Despite voting solidly against abortion rights, he's given little indication, especially in recent years, that he wants to go to the ramparts on the issue. His litmus test has been budget matters, and he's been known to endorse candidates who see abortion differently, saying he is willing to agree to disagree "with mutual respect."
In 2009, he voted to prohibit federal money from being used to pay for an abortion or for any part of a health plan that covers abortion — except when the abortion results from rape or incest or when the pregnancy threatens the woman's life.
Many years earlier, he backed bans on so-called partial birth abortion that made an exception for the life of the mother, but not for rape or incest.
A number of his legislative actions qualify as parochial measures. For instance, he's sponsored legislation to modify tax treatment of archery equipment and ease tariffs on motorcycle wheels, clearly a nod to Harley-Davidson Motor Co.'s Wisconsin base.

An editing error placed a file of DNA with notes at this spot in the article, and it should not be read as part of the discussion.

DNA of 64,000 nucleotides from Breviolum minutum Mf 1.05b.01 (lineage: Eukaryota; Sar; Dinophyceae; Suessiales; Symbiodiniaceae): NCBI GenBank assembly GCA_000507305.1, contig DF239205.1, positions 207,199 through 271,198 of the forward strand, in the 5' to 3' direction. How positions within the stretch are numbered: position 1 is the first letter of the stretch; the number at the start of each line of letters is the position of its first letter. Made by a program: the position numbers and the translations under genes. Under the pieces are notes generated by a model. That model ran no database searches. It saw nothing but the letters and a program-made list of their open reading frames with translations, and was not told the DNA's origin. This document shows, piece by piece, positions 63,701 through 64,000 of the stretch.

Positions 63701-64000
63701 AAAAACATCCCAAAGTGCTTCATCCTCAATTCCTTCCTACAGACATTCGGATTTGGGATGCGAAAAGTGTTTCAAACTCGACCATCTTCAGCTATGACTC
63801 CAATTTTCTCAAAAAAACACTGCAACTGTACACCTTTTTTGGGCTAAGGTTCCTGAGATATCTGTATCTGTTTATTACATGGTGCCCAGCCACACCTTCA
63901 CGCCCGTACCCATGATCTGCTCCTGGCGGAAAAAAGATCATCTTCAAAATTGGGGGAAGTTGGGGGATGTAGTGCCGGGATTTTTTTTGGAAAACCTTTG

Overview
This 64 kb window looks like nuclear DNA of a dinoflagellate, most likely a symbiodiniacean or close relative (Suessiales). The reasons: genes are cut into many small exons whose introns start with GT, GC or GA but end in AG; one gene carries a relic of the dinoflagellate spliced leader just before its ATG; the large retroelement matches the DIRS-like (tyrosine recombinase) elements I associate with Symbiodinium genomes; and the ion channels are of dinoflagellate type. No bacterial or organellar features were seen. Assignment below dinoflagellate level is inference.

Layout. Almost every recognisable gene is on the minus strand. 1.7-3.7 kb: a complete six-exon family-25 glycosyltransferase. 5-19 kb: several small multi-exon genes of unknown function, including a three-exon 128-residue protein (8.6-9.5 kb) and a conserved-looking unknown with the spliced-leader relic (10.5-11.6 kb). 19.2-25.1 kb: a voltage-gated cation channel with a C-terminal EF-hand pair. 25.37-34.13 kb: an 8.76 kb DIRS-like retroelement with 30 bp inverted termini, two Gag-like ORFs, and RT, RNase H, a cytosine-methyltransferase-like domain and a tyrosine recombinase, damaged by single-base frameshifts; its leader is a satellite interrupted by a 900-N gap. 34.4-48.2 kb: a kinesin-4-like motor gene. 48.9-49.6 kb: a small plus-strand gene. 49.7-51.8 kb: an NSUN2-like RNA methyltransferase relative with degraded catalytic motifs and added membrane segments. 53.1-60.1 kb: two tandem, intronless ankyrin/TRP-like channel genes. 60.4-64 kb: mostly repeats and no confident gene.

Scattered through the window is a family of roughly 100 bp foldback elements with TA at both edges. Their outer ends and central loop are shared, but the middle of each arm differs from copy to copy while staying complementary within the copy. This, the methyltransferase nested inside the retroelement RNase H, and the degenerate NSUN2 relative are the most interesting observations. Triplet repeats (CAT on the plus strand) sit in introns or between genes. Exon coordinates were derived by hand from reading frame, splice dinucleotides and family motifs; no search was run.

The local touches don't impress Ryan opponents, who say he's padded his national reputation at the expense of his district.
State Rep. Peter Barca, a Democratic former congressman from southeastern Wisconsin, criticized Ryan's record and proposals as inconsistent with the pulse of the area he represents.
"He's an articulate, good-looking guy," Barca said. "He'd talk like a moderate in Wisconsin but it wasn't until his last budget that people saw how extreme his views are."
Still, Ryan has won seven congressional elections, most handily. He has never run statewide, meaning the campaign to snatch the Wisconsin electoral votes that went to President Barack Obama last time will be a test of his appeal beyond his back yard.
Bakst reported from St. Paul, Minn.
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